On Sunday we sold at a car boot fair in Kent. We buy weekly at car boot sales and probably sell at them 3-4 times a year. I remember my first car boot fair selling experience to this day! It was horrific. I didn’t think, following the horror that was, that I would ever do one again. But I do and I use the lessons I learned from that first horrible experience. I thought I would share them with you in case you had sworn off one following a nightmare first experience. Or you were thinking about doing one.
- Take a money tin or bag with a bit of change. A few 20p’s, 50p’s and £1 coins. A few fivers won’t go amiss either. Take some carrier bags with you. We can promise you the most hardened boot fairer seems to arrive at 6am with a £20 note and no carrier bag and expects you to facilitate their every whim. Be ready to rather than lose your temper with their idiocy! Take carrier bags and change
- Be prepared for the people that think it is ok to start going through the bags in your boot whilst you are unpacking. We recommend there being two of you if possible so that the boot can be guarded from invasion. Tell the rude people to move away whilst you try to unpack. Be confident. There will be plenty of customers over the next few hours. These are the dealers. They are trying to unsettle you so that they can get a bargain either from you or before one of the other dealers does. I am a vintage dealer but I have never been in someone’s boot. I am more likely to stand guard when I see a person (generally a woman) trying to unpack her car as the vultures descend. Keep them out of your space and don’t be rattled!
- You don’t need to price everything but do have an idea of a price for everything. What’s the least you will accept? Don’t quote eBay prices. If you want to get eBay prices sell the item on eBay. eBay prices are much higher than boot fair prices because of the fees, about 15%. You are highly unlikely to get those prices. Great if you do but if you are going to a boot fair to clear out the crap then sell for reasonable prices. Otherwise expect to come home with it all. Again, don’t be brow beaten to undersell. Other people will come along and buy it later (if you are selling for reasonable boot sale prices!). People will haggle so consider adding 20% to your asking price when someone asks how much. Boot fair prices will mean you do sell things but still set a minimum price.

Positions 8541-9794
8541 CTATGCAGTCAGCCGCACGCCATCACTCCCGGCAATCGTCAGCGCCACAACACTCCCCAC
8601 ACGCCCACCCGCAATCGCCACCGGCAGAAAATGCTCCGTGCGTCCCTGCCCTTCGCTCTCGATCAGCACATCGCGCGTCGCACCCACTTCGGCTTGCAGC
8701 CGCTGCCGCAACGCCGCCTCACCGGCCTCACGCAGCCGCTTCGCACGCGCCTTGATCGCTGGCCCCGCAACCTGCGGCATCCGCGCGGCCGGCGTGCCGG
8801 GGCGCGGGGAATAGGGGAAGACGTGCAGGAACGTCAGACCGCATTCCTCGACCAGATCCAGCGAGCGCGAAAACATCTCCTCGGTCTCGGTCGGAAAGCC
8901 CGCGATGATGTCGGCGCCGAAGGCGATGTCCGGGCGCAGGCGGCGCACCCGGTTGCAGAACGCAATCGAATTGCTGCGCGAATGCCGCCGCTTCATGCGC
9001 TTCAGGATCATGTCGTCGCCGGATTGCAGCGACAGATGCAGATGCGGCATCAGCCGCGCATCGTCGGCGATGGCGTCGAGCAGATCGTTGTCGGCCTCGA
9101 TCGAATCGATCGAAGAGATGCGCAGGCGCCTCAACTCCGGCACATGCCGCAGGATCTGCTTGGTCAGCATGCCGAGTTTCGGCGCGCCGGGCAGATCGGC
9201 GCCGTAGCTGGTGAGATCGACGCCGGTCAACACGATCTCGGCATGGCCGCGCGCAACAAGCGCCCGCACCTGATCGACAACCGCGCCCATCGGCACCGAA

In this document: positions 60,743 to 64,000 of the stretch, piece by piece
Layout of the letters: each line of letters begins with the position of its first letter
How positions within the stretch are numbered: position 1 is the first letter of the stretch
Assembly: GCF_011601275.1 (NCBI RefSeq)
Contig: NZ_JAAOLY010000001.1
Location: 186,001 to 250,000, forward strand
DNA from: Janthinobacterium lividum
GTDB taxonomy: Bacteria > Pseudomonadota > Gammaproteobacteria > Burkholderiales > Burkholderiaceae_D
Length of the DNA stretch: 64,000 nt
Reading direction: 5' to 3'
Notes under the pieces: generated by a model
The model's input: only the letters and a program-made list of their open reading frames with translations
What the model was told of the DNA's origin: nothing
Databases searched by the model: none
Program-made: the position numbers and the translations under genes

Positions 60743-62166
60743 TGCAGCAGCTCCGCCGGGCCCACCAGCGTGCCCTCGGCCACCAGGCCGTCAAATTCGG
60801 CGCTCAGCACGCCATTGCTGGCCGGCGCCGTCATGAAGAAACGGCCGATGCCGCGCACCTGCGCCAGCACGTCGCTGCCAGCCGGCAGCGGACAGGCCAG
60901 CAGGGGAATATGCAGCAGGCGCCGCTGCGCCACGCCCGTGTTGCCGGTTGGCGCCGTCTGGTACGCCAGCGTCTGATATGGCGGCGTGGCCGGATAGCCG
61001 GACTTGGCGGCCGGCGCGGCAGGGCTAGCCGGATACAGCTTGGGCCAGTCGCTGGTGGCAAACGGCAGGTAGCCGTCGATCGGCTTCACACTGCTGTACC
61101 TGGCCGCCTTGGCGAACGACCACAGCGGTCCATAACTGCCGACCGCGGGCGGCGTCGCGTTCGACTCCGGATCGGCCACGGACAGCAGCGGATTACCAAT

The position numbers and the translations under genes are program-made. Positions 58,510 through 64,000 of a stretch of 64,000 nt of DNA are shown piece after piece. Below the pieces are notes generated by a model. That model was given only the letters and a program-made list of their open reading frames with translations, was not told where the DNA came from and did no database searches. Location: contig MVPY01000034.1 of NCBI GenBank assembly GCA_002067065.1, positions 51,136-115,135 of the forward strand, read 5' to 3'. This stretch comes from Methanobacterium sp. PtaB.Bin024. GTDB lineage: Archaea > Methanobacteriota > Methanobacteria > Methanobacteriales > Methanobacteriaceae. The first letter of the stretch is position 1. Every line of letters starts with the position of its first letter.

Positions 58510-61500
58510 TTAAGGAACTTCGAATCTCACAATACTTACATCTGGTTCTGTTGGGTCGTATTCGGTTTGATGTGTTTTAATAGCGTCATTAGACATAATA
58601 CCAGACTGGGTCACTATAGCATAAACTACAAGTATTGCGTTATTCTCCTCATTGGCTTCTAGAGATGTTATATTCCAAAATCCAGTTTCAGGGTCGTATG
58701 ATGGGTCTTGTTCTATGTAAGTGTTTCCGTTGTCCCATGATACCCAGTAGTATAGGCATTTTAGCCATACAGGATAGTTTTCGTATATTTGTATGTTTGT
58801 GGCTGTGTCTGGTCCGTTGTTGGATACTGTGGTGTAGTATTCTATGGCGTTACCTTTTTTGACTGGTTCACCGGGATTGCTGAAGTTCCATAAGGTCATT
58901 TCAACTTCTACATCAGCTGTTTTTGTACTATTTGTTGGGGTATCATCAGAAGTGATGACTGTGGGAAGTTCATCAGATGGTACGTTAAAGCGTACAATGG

- Try to enjoy it rather than panic about it. Weird people will haggle over 50p. I’d like to say be polite but I’m not! Just say no. I’ve told people I would rather give it to charity shop than sell it to them. I’ve refused to take someone’s money and made them leave with the item that they were wanting to pay 20pence for hoping that karma would kick them later! I’ve been told by a number of dealers that if it’s a china item they will smash it on the floor rather than sell it to the extreme haggler. I have never seen this done but it does sound entertaining! Use this as a people watching experience and laugh. If you can. Once you’ve vented about how rude and mean the great British public can be! Hold your ground! Enjoy.
- Genuinely the fun of a boot fair is all about your outlook. If you go into it prepared for rude idiots who want your stuff for nothing you won’t be surprised or phased when you meet them. And you will meet them. Don’t let them have your stuff for nothing. Make sure that you sell your stuff to someone else who is worthy! Don’t sell to idiots!
Let us know your funny car boot fair stories. And if you haven’t done one yet get out there and experience the true horror that is a rude mean buyer at a car boot. But do remember most of us buyers are polite, respectful and ready with a smile.
Love Wish Vintage xx
ps. drink lots of tea, it helps xx